Home » Metrics » How To Escape The Project Estimation Time Trap

How To Escape The Project Estimation Time Trap“[Agile developers] [w]ith so many tasks needing attention throughout the workday, accurately tracking and recording time spent on each individual item is inherently troublesome. … But no project is ever exactly identical to those that have come before. … Even if teams can achieve high accuracy rates for actuals versus planned against tasks, there is no good way of leveraging that data to improve the estimation process. … Instead of providing an estimate, consider taking a measurement of how fast your teams can deliver ….” Escaping the time trap, Joel Semeniuk (co-CEO of Imaginet), Software Development Times, May 2011.

Joel sees recording how long tasks take as a time trap. I agree. As a project manager, I rarely worry about how long individual tasks will take. Too often, task progress and completion looks like a horse race and I can watch how one task speeds up or slows down or becomes part of the “critical path” only to jump off of it later. I might as well throw a pair of dice to decide which task will be completed by when.

I do believe that in a well managed and automated environment, we can get down to tracking and recording the time and variation for individual tasks. However, in knowledge work projects (IT, software, etc.) I don’t believe we’ll see that kind of precision in the near future, if ever. Don’t get me wrong, I do know that we can get such knowledge work projects down to a predictable drumbeat. A drumbeat where we know what we can deliver and by when, and with good quality.

I admit I had a hard time parsing some of Joel’s suggestions. The one that resonated with me first was “the measure of wall-clock time between when a task starts and when it finished.” I added this to his earlier statement of measuring how fast our teams deliver. That’s it! This is something that has worked well for me over my career.

Simply put, I care more about the end-to-end time of a project than I care about the individual tasks in the project. The wall-clock time, when we start and when we end, measures how long it took to deliver a project. If we are in a project centric organization (e.g., software development and maintenance, IT, consumer electronics, etc.) then we are doing these projects, often dozens at a time, over and over and over. This gives us lots of measurements of how fast we deliver a project. Plainly put, this overall average measurement of speed is inherently more accurate, in my experience, than trying to estimate how long a project will take by piecing together what we believe are the individual tasks and their dependencies.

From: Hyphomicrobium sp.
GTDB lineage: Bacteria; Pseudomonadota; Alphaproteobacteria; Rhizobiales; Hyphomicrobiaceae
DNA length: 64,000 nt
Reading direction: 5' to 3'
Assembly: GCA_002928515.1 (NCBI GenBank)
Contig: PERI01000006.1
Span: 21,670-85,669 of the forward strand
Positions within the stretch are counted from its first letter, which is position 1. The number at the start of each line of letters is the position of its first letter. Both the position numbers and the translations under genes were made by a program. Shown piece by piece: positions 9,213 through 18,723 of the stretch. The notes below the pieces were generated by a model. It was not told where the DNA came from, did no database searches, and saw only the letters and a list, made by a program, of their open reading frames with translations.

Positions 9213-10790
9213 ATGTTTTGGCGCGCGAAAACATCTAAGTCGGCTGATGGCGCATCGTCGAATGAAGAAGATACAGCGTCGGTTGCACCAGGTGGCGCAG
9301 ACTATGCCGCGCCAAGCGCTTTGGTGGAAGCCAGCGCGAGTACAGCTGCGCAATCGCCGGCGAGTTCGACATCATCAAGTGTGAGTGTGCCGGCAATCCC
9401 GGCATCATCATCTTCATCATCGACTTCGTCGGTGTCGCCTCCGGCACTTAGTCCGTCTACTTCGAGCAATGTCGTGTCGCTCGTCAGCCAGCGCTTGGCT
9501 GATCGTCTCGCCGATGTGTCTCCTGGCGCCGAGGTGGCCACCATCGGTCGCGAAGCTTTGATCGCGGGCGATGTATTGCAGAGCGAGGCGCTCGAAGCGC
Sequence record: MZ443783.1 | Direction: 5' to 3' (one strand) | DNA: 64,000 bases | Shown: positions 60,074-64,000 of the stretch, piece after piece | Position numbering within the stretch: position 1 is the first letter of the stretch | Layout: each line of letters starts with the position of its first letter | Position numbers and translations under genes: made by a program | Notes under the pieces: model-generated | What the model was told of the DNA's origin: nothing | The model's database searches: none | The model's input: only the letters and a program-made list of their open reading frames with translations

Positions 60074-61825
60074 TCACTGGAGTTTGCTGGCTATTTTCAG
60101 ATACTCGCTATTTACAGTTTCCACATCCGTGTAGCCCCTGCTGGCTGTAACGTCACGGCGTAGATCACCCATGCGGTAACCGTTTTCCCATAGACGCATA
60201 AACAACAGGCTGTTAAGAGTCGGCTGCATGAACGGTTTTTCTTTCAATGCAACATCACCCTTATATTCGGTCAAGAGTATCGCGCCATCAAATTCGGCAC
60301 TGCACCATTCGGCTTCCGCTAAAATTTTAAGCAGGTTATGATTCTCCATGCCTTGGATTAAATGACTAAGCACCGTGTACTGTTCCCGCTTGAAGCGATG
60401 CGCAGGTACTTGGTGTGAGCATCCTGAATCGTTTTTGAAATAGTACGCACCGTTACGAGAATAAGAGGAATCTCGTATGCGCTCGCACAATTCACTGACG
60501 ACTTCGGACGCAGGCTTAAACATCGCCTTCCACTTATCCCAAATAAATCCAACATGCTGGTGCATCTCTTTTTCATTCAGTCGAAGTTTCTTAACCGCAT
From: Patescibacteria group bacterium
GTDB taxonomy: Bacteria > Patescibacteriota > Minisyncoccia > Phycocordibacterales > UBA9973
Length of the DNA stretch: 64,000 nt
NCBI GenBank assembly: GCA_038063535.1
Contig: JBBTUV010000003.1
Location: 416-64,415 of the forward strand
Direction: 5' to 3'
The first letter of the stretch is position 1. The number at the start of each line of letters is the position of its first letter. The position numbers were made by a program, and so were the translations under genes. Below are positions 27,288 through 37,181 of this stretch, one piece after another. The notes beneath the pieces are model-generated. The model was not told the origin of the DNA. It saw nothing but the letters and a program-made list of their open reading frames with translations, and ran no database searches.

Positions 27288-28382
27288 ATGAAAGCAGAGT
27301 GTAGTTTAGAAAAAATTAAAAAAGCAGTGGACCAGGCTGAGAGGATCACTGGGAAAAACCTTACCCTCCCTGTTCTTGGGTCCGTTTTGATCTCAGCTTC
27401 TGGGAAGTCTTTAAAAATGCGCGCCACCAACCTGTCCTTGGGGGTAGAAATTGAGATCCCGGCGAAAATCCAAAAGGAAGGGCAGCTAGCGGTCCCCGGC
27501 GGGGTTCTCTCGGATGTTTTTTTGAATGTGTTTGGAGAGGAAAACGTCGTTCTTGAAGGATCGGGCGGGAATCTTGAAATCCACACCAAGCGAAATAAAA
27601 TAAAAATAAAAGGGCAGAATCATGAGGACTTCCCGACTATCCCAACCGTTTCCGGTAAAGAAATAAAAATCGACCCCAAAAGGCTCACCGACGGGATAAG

But see Get The Schedule Right!

This end-to-end approach is always met with cries of heresy and the arguments of “no two projects are the same,” “different projects are different sizes,” “software is not a repeatable process,” “you are mixing apples and oranges” etc.. It just does not seem intuitively right to so many people that recording when projects start and stop and using an average to characterize how fast we deliver a project that such a number is useful in estimating the next project.

For example, see Software Is A Repeatable Process

I often like to soften the argument by agreeing that once an organization really gets their project management under control, that such a high level gross measure of speed (or velocity) will be less useful. They will be able to go back to relying upon micro details assembled bottom up to estimate a project. The only hitch is that I’ve rarely seen this happen. Often, in fact, after being successful at delivering projects on time, we would focus less on trying to speed up the overall cycle time and instead focus on getting more functionality delivered in that same period of time.

Joel asked the same question in his article that we asked all the time: “How long is it going to take?” We found that by backing up and looking at the overall process performance, rather than drilling down and looking at the details, gave us a better handle on what our true capabilities were. It also gave us the strategic ability to respond quickly to a customer and say “yes, we can give you that by the third quarter” when we didn’t even know all the details of the customer’s requirements (and yes, we delivered on time).

How we did it: How To Give Your Boss A Quick Estimate

I love data, details and software tools, but too often we quickly jump to using them when a step back, a bigger picture, and a more simple measure will give us what we need right now. Classic approaches of trying to measure how long everything takes are often nothing more than a time and activity trap without any increase in estimation accuracy. Instead, measuring our overall speed and working with that concrete reality, gives us the ability to make and meet current commitments while we look for ways to speed up that process.

Do you know how long it has been taking your teams to deliver your projects and do you use this insight to commit your future projects?

Thank you for sharing!

3 thoughts on “How To Escape The Project Estimation Time Trap

  1. Bruce Benson says:


    Measure projects from their initial start date to their final completion date. Ignore the fact that the typical project might get replanned several times (i.e., schedule updated). Use the average of these projects as our initial (and usually final) estimation of how long the next project will take.

    This works especially well in organizations that have a history of delivering their projects late (i.e., it not a question if they will be late, only of how late will they be).


    Thanks for reading and commenting.


  2. Chris Dunne says:

    I’m not sure I understand your article, but it seems to me you are suggesting we measure velocity in the same way we do on Agile projects. No?

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